During 15 years under house arrest, Myanmar’s Aung San Suu Kyi transformed from a national figure into a global icon of democracy, winning the Nobel Peace Prize and a host of other accolades.
She was finally released in 2010, and five years later, military rule ended as the country held its first free elections in 25 years, in which Suu Kyi’s National League for Democracy (NLD) won a landslide.
Suu Kyi’s victory was lauded within the international community, where it was viewed by many as a triumph of democratic values over the forces of authoritarianism. But true democracy requires more than a single election victory.
The constitution which abolished the military junta maintained for the generals a huge amount of power and influence, leaving Suu Kyi and the NLD in a delicate position as they tried to maintain democratic rights, while avoiding tilting the country backwards into military rule.
This tension was most evident in how Suu Kyi responded to a crackdown by the security services in the western state of Rakhine, from where almost a million ethnic Rohingya have fled and the army has been accused of ethnic cleansing and other horrific crimes like gang rape, torture, extrajudicial killings.
While Suu Kyi had little direct authority over actions by the security forces, her public defense of the military — she has called reports of acts of genocide “misinformation” and blamed problems in the region on “terrorists” — saw her denounced overseas, and stripped of numerous titles she won as a democracy campaigner.
Despite this, Suu Kyi remained highly popular in Myanmar itself, and some observers saw her refusal to criticize the military as a necessary pill to swallow to maintain civilian rule. Whether due to compromise or actual belief in what she was saying, it all turned out to be for little this week, as the military seized power in a coup, arresting Suu Kyi and other NLD leaders.
Ten years after her initial release, Suu Kyi now appears to be heading back to where her rise to international prominence began: in detention, her fate at the whims of the Tatmadaw, the military which has ruled over Myanmar for most of the last 50 years.
The circumstances of her arrest this time are far different, however. Suu Kyi is no longer “Asia’s Mandela,” as she was once called. Her complicity in the atrocities against the Rohingya saw her hemorrhaging allies in the West, with even longtime friends denouncing her and calling on her to speak out against the military.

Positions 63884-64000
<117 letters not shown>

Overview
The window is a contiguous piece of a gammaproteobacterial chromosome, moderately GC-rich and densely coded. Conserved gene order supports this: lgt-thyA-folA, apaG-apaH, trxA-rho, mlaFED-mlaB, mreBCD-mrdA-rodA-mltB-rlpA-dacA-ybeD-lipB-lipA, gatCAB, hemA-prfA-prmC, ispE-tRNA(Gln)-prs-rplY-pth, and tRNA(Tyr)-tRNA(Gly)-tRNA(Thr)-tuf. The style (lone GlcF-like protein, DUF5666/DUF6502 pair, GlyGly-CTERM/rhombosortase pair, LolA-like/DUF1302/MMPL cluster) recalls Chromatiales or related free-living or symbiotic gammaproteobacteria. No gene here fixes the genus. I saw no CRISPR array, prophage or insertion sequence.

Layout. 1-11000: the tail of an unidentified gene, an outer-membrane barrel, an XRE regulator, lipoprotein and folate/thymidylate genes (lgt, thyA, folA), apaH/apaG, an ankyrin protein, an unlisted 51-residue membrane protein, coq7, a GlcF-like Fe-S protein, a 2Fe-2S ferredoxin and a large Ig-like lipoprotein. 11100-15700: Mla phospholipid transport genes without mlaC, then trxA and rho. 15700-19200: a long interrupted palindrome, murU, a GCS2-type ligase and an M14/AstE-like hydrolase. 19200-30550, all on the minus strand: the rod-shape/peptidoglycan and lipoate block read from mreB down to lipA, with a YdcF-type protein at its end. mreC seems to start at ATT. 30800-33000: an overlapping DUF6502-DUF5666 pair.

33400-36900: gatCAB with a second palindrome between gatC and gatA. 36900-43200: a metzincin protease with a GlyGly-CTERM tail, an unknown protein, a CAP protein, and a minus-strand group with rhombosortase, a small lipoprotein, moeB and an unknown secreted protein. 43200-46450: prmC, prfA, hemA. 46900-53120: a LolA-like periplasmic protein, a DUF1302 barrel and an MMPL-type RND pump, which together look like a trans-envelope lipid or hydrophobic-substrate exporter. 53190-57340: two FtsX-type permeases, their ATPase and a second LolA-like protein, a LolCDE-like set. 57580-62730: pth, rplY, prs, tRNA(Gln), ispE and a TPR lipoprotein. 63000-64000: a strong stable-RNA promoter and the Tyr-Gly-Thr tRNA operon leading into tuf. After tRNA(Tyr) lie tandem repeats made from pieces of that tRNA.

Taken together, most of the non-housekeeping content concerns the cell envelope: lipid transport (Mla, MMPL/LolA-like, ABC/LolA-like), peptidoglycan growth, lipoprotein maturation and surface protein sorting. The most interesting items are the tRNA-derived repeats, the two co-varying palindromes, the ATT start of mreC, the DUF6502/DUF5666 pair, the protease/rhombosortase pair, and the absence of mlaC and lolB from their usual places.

“The West has gone very cold on Aung San Suu Kyi which makes it challenging to back, or speak out strongly, for the National League for Democracy in the same way as the US and Europe did in the 1990s to mid 2010s,” said Tamas Wells, an expert on Myanmar at the University of Melbourne, adding that figures in the military “definitely know this and see that she has less leverage with the international community now.”
While the military gave up some power in the transition to partial democracy, it maintained a tight grip over defense and security matters, including in Rakhine, where soldiers have been accused of burning villages during so-called “clearance operations,” mass rapes, killings and other atrocities.
The United Nations estimates that at least 10,000 people were killed in the crackdown since 2016, which was launched after small scale attacks on border posts and police checkpoints by a Rohingya militant group. Some 720,000 people have fled into neighboring Bangladesh, where they have been housed in the world’s biggest refugee camp, at severe risk of malnutrition, flooding and more recently, the coronavirus pandemic.
In response to reports coming out of Rakhine, the United States has sanctioned multiple senior Myanmar military figures, including Commander-in-Chief General Min Aung Hlaing, who the junta said will lead the country after Suu Kyi was deposed.